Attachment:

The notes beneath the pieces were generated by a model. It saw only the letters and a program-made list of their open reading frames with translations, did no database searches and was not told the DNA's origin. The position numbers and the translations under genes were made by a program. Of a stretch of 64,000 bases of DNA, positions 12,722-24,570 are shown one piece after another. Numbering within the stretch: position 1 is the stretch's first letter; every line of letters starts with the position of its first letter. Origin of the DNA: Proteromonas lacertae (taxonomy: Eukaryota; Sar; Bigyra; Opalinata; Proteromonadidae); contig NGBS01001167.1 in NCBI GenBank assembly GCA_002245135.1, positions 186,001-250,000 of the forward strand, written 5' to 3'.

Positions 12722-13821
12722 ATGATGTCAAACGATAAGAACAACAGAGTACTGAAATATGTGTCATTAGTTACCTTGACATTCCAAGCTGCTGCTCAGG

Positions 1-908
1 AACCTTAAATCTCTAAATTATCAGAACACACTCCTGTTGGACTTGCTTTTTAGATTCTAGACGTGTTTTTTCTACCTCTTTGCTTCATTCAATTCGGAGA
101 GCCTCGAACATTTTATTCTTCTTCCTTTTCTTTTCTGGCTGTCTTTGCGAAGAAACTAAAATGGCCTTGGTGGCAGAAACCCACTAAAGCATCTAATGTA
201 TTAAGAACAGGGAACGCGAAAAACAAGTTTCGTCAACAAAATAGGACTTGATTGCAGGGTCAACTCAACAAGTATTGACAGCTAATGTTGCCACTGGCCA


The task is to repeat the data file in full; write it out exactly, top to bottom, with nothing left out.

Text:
The notes beneath the pieces were generated by a model. It saw only the letters and a program-made list of their open reading frames with translations, did no database searches and was not told the DNA's origin. The position numbers and the translations under genes were made by a program. Of a stretch of 64,000 bases of DNA, positions 12,722-24,570 are shown one piece after another. Numbering within the stretch: position 1 is the stretch's first letter; every line of letters starts with the position of its first letter. Origin of the DNA: Proteromonas lacertae (taxonomy: Eukaryota; Sar; Bigyra; Opalinata; Proteromonadidae); contig NGBS01001167.1 in NCBI GenBank assembly GCA_002245135.1, positions 186,001-250,000 of the forward strand, written 5' to 3'.

Positions 12722-13821
12722 ATGATGTCAAACGATAAGAACAACAGAGTACTGAAATATGTGTCATTAGTTACCTTGACATTCCAAGCTGCTGCTCAGG

Positions 1-908
1 AACCTTAAATCTCTAAATTATCAGAACACACTCCTGTTGGACTTGCTTTTTAGATTCTAGACGTGTTTTTTCTACCTCTTTGCTTCATTCAATTCGGAGA
101 GCCTCGAACATTTTATTCTTCTTCCTTTTCTTTTCTGGCTGTCTTTGCGAAGAAACTAAAATGGCCTTGGTGGCAGAAACCCACTAAAGCATCTAATGTA
201 TTAAGAACAGGGAACGCGAAAAACAAGTTTCGTCAACAAAATAGGACTTGATTGCAGGGTCAACTCAACAAGTATTGACAGCTAATGTTGCCACTGGCCA